3. Achenbach T, Edelbrock C. Manual for the Child Behavior Checklist and Revised Child Behavior Profile. Burlington, VT: University of Vermont, Department of Psychiatry 1983.
  4. Rutter M, Bailey A, Lord C. The social communication questionnaire: Manual: Western Psychological Services; 2003.
  5. Berument SK, Rutter M, Lord C, Pickles A, Bailey A. Autism screening questionnaire: diagnostic validity. The British Journal of Psychiatry. 1999;175(5):444-451.
  6. Tellegen P, Winkel M, Wijnberg-Williams B, Laros J. Snijders-Oomen Niet-Verbale Intelligentietest SON-R 2, 5-7. Handleiding [Snijders- Oomen Nonverbal Intelligence Test SON-R 2, 5-7. Manual]. Hogrefe, Gottingen. 2005.
  7. Oldfield RC. The assessment and analysis of handedness: the Edinburgh inventory. Neuropsychologia. 1971;9(1):97-113.

Scan Procedures and Parameters

Preparation for the MRI Scan

Prior to the actual MRI scanning session, children participated in a mock scanning session to introduce them to the scanning environment. The mock scanner simulates the most important aspects of the actual scanning session, including the feeling of being within the MR-bore, wearing headphones that plays recorded gradient sounds, and the ability to watch a forward-projected film via a mirror positioned on the head coil. The purpose of the mock scanning session was to provide an introduction to the scanning environment and to offer the opportunity for the child or parent to opt out of the procedure before going to the actual MRI scanner. The children and their parents were asked several questions over their anxiety level and whether they thought it was fun or not. These questions were asked before the mock scanning session, immediately after the mock scanning session, and immediately after the actual MRI scan. If, at any point, the child responded to a visual analog scale that they were either too scared or that they found it not at all fun, we stopped immediately and the child was not scanned. Data collection was also stopped based on the parents and researchers ratings of the child’s fear along the same visual analog scale; if ratings indicated that the child was too scared data collection was stopped.

MRI Scanning

MR images were acquired on a 3 Tesla scanner (General Electric Discovery MR750, Milwaukee, MI, USA) using an 8-channel head coil for signal reception. The children were able to watch a film during the structural MRI acquisition, which was the initial sequence obtained following the localizer scans. The film and sound was turned off during the resting state functional magnetic resonance imaging sequence and the children were asked to keep their eyes closed and to think about nothing in particular.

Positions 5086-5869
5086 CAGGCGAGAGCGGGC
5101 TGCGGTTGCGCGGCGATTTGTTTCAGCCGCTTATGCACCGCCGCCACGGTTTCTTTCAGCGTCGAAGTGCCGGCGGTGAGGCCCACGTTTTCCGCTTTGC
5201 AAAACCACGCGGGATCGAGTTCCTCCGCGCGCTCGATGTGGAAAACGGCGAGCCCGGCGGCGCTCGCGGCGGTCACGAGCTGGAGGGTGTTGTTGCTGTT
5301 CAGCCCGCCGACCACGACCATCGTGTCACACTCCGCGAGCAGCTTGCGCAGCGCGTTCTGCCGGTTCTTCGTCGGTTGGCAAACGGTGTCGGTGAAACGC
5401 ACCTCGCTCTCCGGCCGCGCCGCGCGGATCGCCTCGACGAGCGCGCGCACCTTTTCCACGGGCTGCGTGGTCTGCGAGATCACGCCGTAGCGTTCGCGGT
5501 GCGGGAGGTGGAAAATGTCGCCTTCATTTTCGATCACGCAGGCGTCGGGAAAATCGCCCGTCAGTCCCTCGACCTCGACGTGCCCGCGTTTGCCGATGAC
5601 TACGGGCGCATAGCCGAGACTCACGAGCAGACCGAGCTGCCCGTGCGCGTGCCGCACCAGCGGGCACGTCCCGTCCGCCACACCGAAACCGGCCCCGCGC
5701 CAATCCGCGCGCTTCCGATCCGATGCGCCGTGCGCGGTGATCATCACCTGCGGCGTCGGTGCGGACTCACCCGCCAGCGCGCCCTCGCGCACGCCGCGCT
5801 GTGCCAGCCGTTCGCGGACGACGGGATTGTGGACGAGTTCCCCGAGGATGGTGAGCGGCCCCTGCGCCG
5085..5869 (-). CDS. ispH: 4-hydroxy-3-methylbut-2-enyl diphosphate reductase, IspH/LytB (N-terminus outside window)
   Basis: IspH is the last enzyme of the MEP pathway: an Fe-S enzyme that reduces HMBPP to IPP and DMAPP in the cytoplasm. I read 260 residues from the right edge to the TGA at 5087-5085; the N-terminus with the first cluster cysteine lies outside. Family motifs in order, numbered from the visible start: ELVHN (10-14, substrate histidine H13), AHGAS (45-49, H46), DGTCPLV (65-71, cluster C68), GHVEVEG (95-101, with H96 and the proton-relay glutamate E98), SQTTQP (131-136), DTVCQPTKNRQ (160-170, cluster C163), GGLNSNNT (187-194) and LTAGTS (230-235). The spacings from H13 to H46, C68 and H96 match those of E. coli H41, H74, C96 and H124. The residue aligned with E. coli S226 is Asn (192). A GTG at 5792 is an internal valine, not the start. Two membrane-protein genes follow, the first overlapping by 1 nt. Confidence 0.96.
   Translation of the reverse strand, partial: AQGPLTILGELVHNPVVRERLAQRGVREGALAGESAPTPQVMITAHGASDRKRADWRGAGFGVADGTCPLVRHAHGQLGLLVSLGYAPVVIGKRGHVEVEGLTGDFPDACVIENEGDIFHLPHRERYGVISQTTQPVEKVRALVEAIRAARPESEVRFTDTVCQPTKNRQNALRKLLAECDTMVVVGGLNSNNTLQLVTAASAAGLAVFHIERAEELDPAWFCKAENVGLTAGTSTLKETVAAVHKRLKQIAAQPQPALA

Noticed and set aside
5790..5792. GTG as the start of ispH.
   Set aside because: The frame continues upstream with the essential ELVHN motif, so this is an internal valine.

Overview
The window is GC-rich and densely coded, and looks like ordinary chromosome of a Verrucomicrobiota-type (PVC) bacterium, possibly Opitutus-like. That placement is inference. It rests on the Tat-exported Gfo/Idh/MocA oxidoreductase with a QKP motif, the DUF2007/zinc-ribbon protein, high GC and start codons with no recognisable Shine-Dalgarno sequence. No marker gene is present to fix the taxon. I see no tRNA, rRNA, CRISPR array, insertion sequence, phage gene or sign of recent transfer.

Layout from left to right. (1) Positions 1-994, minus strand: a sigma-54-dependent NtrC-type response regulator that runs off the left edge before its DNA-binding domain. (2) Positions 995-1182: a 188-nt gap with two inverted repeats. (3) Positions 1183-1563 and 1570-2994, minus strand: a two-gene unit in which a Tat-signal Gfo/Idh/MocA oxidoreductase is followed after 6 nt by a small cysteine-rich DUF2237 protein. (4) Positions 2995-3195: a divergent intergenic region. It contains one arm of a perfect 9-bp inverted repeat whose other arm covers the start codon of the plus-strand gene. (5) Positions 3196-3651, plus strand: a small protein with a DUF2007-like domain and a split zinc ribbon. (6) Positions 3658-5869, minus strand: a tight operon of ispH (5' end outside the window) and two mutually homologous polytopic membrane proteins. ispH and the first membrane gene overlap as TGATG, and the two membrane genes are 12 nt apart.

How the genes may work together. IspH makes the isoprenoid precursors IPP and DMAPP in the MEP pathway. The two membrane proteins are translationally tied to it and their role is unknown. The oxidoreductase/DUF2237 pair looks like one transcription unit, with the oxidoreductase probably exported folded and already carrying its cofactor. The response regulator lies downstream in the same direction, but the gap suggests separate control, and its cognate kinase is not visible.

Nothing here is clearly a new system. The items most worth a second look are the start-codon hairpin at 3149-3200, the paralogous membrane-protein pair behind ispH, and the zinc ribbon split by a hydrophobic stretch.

MRI Modalities and Scan Parameters

MRI data shared include: anatomical and resting state fMRI. For the specific scan parameters, please see link below.

MRI Data Quality

Consistent with the ABIDE consortium policy, to maximize potential utility for a boarder range of applications by users, all imaging data collected were shared regardless of motion and other quality parameters.

Downloads

Investigators and Affiliations

Joshua Henk Balsters , Ph.D.1, Nicole Wenderoth , Ph.D.1

  1. Neural Control of Movement Lab, ETH Zürich

Acknowledgements

We'd like to thank Rea Lehner and Dimitris Bolis for collecting the data, and Professor Louise Gallagher for helping to recruit.

Funding

  • ETH Zürich

Publications Related to This Dataset

    No peer-reviewed publications, nor presentations at the time of the release.

Sample Size

Total: N = 37 (age range 14-31 years)

Autism Spectrum Disorders (ASD): n = 13 (15-27 years)

Typical Controls (TC): n = 24 (14-31 years)

Relation to ABIDE I and Other Data Sharing Initiatives

Relation to ABIDE I

This is a new independent site and data collection.

Relation to NDAR

None of these data have been previously uploaded to NDAR.

Diagnostics and Phenotypic Assessments

Inclusion Criteria

Autism Spectrum Disorders (ASD)

Clinical diagnosis of ASD, which was established prior to recruitment to the study for all ASD participants, was confirmed using the Autism Diagnostic Observation Schedule-Generic (ADOS-G)1 and the Autism Diagnostic Interview Revised (ADI-R)2, and clinical consensus diagnosis carried out by an expert clinician (Prof .Louise Gallagher).

Typical Controls (TC)

Absence of a first-degree relative with ASD and Total scores < 50 on the Social Responsiveness Scale (SRS) or < 10 on the Social Communication Questionnaire (SCQ) - lifetime form were required for inclusion as TC.

Exclusion Criteria

Exclusion criteria included a Full Scale IQ (FSIQ) below 80, a history of loss of consciousness for more than five minutes.

Assessments and Procedures

Recruitment

ASD participants were recruited through an associated genetics research program, clinical services, schools, and advocacy groups. Controls were recruited through schools, the university (Trinity College Dublin), and volunteer websites. Written informed consent and parent consent with child assent for those younger than 18 were obtained from all participants in accordance with Institutional Review Board oversight.

Estimated IQ

To estimate full, verbal, and performance intelligence quotient, all participants completed the Wechsler Abbreviated intelligence scale (WASI)3.

Handedness

All right handed based on self-report.

Medication Information

No information were systematically collected on current and past history of medication use.

Psychiatric Comorbidity in ASD

No information were systematically collected on psychiatric comorbidity.

Additional Phenotypic Information

All participant's parents were asked to complete the Social Responsiveness Scale (SRS)4 and the Social Communication Questionnaire-Lifetime Version (SCQ)5.

References